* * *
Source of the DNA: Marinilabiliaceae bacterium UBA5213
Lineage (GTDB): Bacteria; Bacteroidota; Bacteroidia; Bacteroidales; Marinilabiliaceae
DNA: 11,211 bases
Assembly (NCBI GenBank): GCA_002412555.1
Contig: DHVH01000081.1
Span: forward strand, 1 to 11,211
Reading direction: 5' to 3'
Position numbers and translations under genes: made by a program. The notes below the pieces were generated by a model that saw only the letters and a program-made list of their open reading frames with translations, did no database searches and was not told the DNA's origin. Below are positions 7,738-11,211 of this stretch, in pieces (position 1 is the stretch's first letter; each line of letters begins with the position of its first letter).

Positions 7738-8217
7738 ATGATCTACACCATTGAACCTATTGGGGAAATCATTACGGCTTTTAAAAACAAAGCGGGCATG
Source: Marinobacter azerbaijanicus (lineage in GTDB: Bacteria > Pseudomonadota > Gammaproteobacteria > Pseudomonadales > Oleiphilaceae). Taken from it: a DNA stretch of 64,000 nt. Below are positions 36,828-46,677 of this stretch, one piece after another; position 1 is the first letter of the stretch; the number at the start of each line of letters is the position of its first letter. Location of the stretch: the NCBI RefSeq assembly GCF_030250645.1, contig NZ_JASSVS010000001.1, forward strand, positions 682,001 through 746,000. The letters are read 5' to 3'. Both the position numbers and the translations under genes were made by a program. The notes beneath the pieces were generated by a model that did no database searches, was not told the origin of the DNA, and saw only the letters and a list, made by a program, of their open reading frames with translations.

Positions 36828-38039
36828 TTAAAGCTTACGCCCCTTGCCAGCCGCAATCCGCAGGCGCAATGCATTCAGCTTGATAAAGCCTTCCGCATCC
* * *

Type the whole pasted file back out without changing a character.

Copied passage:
Source of the DNA: Marinilabiliaceae bacterium UBA5213
Lineage (GTDB): Bacteria; Bacteroidota; Bacteroidia; Bacteroidales; Marinilabiliaceae
DNA: 11,211 bases
Assembly (NCBI GenBank): GCA_002412555.1
Contig: DHVH01000081.1
Span: forward strand, 1 to 11,211
Reading direction: 5' to 3'
Position numbers and translations under genes: made by a program. The notes below the pieces were generated by a model that saw only the letters and a program-made list of their open reading frames with translations, did no database searches and was not told the DNA's origin. Below are positions 7,738-11,211 of this stretch, in pieces (position 1 is the stretch's first letter; each line of letters begins with the position of its first letter).

Positions 7738-8217
7738 ATGATCTACACCATTGAACCTATTGGGGAAATCATTACGGCTTTTAAAAACAAAGCGGGCATG
Source: Marinobacter azerbaijanicus (lineage in GTDB: Bacteria > Pseudomonadota > Gammaproteobacteria > Pseudomonadales > Oleiphilaceae). Taken from it: a DNA stretch of 64,000 nt. Below are positions 36,828-46,677 of this stretch, one piece after another; position 1 is the first letter of the stretch; the number at the start of each line of letters is the position of its first letter. Location of the stretch: the NCBI RefSeq assembly GCF_030250645.1, contig NZ_JASSVS010000001.1, forward strand, positions 682,001 through 746,000. The letters are read 5' to 3'. Both the position numbers and the translations under genes were made by a program. The notes beneath the pieces were generated by a model that did no database searches, was not told the origin of the DNA, and saw only the letters and a list, made by a program, of their open reading frames with translations.

Positions 36828-38039
36828 TTAAAGCTTACGCCCCTTGCCAGCCGCAATCCGCAGGCGCAATGCATTCAGCTTGATAAAGCCTTCCGCATCC